Full-table scan

It is critical to understand that a full-table scan is a symptom of a possible sub-optimal SQL plan. While not all full scans are bad to performance, full table scans are a symptom of other common tuning problems like missing indexes and sub-optimal schema statistics (dbms_stats). For small tables, a full-table scan is better than a full-scan. However, for a large-table, a full-table scan should always be examined as a potential problem.

Full scan I/O costs less than index I/O

When Oracle reads a table front to back during a full-table scan, we save a great deal of disk latency. Remember, 96% of the disk latency is the time required for the read-write head to move itself under the proper cylinder.
Once there, the read-write head sits idle and the platter spins beneath it, and Oracle can read-in data blocks as fast as the disk platter can spin, a processed called the db file scattered read.

Oracle Checks Library Cache

Once the SQL has been parsed, Oracle checks the library cache to see if there is an index on the STATUS column of the POPULATION table.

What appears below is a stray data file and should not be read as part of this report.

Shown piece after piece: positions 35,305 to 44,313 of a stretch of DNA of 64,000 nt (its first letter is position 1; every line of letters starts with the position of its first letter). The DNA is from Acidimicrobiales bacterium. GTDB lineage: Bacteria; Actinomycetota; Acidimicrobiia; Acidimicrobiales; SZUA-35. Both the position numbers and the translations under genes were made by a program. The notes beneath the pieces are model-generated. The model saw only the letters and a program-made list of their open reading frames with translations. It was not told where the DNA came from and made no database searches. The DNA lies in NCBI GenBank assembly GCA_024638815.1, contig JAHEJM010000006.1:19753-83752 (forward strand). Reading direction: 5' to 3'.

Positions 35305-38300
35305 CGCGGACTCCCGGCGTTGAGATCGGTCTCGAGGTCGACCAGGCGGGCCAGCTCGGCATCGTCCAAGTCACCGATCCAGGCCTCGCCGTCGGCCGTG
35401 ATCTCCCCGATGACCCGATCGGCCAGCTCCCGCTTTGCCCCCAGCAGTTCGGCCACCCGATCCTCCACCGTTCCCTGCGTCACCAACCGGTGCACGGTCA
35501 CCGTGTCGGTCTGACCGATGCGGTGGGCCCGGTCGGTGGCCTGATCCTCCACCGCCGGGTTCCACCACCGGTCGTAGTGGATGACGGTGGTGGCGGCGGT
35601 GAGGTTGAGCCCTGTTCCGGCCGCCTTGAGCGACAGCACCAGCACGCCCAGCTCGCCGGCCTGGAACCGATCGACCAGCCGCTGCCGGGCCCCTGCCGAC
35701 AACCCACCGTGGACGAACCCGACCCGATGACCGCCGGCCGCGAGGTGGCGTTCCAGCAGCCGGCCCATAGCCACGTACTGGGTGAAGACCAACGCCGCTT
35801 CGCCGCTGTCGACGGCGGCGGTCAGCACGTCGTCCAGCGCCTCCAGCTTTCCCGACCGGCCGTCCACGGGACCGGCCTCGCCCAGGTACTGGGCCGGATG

Since there is not an index, Oracle creates an execution plan that requires every column of the population table to be read, looking for STATUS ='Convicted Felon'

Oracle now proceeds to read every row of the population table, causing a huge amount of I/O and work for the Oracle database. If there is not an index on the STATUS column, Oracle will have no choice but to search every row in the table to find your Felons. If you had built an index on the STATUS column, the query could have been executed very quickly using the index to go directly to the rows that you want.